HMAAC Announces Black History Month Exhibition "Sandra Bland"

February 3, 2018- February 28, 2018

Style Magazine Newswire | 1/19/2018, 12:35 p.m.
HMAAC begins its 2018 Black History Month with the exhibition, “Sandra Bland.” The exhibit opens February 3, 2018 and runs …
Sandra Bland/Photo by Kee Creation

HMAAC begins its 2018 Black History Month with the exhibition, “Sandra Bland.” The exhibit opens February 3, 2018 and runs through February 28, 2018. At the heart of the exhibit, curated by HMAAC CEO John Guess, Jr., is an interactive engagement allowing visitors to experience the emotions of Sandra Bland on the fateful day of her arrest, July 13, 2015 resulting from a traffic stop in Waller County.

A widely received Stanford University study last year found police officers across the United States more likely to cite, search and arrest black and Latino drivers during routine traffic stops than white drivers. The study findings, based on a nationwide database of state patrol stops, may be the largest compilation of traffic stop data ever assembled, with details from more than 100 million records of traffic stop-and-search data across 31 states between 2011- 2015. Not only did the study find minorities are ticketed and arrested more often, it also found that police in general will use a lower bar to search minorities than whites.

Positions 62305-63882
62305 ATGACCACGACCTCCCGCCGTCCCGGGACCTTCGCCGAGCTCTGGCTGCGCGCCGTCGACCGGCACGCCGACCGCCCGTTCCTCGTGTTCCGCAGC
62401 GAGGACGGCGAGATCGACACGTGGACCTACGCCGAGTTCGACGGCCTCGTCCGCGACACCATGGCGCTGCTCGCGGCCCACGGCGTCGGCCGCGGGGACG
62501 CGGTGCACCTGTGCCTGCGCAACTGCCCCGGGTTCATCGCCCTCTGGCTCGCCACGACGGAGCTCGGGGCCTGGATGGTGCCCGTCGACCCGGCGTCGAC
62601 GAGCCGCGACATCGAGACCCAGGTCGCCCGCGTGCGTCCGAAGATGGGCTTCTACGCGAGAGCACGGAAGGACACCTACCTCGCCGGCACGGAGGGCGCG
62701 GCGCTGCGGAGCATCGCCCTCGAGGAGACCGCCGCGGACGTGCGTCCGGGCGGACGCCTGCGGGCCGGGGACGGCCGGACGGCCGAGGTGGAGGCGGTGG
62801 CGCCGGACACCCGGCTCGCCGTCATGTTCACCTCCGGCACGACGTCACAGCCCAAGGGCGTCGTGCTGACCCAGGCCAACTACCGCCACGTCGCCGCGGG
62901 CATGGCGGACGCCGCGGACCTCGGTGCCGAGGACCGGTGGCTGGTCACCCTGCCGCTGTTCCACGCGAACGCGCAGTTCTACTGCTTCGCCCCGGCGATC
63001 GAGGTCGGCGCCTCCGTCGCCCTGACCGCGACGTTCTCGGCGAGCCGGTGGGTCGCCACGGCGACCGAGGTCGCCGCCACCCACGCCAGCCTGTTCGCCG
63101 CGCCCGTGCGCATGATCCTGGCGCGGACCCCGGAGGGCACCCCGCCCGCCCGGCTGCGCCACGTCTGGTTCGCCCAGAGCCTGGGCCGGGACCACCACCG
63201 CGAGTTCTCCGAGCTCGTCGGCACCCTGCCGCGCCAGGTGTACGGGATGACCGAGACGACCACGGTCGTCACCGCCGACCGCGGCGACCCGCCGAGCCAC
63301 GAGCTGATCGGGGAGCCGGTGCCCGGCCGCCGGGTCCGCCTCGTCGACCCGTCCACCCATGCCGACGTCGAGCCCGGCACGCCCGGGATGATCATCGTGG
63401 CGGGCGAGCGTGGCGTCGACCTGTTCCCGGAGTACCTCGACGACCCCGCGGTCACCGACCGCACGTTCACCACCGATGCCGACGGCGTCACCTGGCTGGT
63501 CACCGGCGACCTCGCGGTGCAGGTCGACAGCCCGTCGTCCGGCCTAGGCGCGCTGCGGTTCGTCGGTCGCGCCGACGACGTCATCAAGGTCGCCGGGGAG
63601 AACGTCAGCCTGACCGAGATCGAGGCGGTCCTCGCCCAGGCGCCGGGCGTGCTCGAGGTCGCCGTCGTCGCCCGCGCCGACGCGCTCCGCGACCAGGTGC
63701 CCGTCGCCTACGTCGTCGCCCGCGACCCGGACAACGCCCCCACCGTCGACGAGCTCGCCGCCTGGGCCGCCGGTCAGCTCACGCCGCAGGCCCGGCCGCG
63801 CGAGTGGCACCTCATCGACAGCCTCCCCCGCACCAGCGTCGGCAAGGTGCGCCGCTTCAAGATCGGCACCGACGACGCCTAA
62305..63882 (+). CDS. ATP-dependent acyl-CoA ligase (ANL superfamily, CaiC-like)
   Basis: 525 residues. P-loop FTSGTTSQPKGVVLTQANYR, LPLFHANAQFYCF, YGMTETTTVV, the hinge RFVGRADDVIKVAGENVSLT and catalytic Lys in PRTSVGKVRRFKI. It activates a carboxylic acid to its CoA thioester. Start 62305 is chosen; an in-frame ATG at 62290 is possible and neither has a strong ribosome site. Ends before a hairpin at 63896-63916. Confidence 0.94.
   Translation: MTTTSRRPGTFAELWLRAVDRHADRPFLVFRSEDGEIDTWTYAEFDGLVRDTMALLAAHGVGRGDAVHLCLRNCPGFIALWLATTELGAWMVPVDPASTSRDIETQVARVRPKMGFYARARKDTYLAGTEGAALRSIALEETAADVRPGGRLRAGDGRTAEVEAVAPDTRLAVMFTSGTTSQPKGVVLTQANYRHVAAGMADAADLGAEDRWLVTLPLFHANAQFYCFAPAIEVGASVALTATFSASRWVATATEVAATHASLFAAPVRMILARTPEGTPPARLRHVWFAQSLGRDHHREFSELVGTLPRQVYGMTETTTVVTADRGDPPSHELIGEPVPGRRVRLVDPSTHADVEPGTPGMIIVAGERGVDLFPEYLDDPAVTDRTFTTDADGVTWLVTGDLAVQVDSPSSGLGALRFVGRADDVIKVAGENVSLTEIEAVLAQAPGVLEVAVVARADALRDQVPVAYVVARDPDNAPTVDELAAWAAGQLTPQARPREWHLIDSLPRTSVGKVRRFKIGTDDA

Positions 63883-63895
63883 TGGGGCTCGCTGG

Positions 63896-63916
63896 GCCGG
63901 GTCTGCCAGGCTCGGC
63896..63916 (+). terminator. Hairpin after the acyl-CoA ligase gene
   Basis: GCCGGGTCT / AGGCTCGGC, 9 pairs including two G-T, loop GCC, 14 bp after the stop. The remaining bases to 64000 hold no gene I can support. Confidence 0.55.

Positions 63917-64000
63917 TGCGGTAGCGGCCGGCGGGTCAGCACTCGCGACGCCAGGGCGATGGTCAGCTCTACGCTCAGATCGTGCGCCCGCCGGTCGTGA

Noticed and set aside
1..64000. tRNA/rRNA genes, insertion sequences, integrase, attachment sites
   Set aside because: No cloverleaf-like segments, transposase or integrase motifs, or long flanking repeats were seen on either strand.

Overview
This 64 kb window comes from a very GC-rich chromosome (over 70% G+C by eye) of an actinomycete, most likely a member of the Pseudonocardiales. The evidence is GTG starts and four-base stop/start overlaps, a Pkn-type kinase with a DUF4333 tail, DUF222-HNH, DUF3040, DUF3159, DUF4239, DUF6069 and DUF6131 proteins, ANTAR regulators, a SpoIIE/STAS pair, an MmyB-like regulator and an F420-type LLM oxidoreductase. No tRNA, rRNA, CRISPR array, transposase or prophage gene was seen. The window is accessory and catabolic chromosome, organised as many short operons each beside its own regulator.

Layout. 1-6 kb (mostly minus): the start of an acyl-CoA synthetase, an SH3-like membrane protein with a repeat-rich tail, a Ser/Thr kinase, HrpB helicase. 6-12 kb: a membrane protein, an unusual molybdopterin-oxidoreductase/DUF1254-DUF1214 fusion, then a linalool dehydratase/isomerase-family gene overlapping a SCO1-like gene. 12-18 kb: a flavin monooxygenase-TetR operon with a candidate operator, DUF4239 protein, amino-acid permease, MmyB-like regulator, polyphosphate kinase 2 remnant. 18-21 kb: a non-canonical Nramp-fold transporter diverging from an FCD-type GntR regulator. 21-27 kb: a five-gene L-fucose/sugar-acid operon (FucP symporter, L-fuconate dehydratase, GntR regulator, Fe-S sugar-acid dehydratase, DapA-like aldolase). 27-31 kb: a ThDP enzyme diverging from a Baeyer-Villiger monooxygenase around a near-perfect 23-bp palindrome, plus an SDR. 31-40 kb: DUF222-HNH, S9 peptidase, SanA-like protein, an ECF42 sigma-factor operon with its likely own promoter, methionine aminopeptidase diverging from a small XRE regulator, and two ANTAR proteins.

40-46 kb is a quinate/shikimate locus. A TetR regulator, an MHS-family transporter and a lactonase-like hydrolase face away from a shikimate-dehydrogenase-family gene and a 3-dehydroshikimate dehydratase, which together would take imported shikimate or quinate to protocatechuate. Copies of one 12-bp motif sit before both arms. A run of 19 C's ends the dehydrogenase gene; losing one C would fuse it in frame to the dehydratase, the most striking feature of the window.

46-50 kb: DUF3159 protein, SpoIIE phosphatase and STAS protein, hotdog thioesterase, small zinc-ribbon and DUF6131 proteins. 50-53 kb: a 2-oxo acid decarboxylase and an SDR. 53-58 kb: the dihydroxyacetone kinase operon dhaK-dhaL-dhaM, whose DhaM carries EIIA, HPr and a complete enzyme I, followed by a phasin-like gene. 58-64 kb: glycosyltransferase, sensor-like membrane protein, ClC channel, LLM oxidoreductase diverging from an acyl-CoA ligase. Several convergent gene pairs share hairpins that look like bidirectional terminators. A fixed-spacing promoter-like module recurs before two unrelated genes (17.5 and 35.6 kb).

According to Guess, “ Blacks are familiar with ‘the talk,’ foreign to most whites, given to black youth with regard to how to act during encounters with police. This exhibit vividly underscores the basis for ‘the talk;’ the fear that the wrong use of words during encounters with police, which the Stanford study found more likely for minorities, can lead to escalation and result in tragedy.”

A 2016 Associated Press/University of Chicago study found Americans as a whole are divided over how they think police in their local communities treat racial and ethnic minorities. Forty-five percent say police treat all races and ethnic groups the same, but a majority (54 percent) say they sometimes treat minority groups more roughly. Blacks (81 percent) are especially likely to say police sometimes treat minority groups more roughly compared to Hispanics (63 percent) and whites (47 percent). A majority of whites (52 percent) think police treat all races and ethnic groups equally.

“We hope this exhibition will bring our multicultural audience to a better understanding of the fear African Americans have toward encounters with the police,” said Guess.

A community panel will take place on February 8 at 6:30 pm at the museum as part of the exhibit.

This Black History Month exhibition is graciously sponsored by Melanie Lawson and John Guess, Jr. and the Board of HMAAC.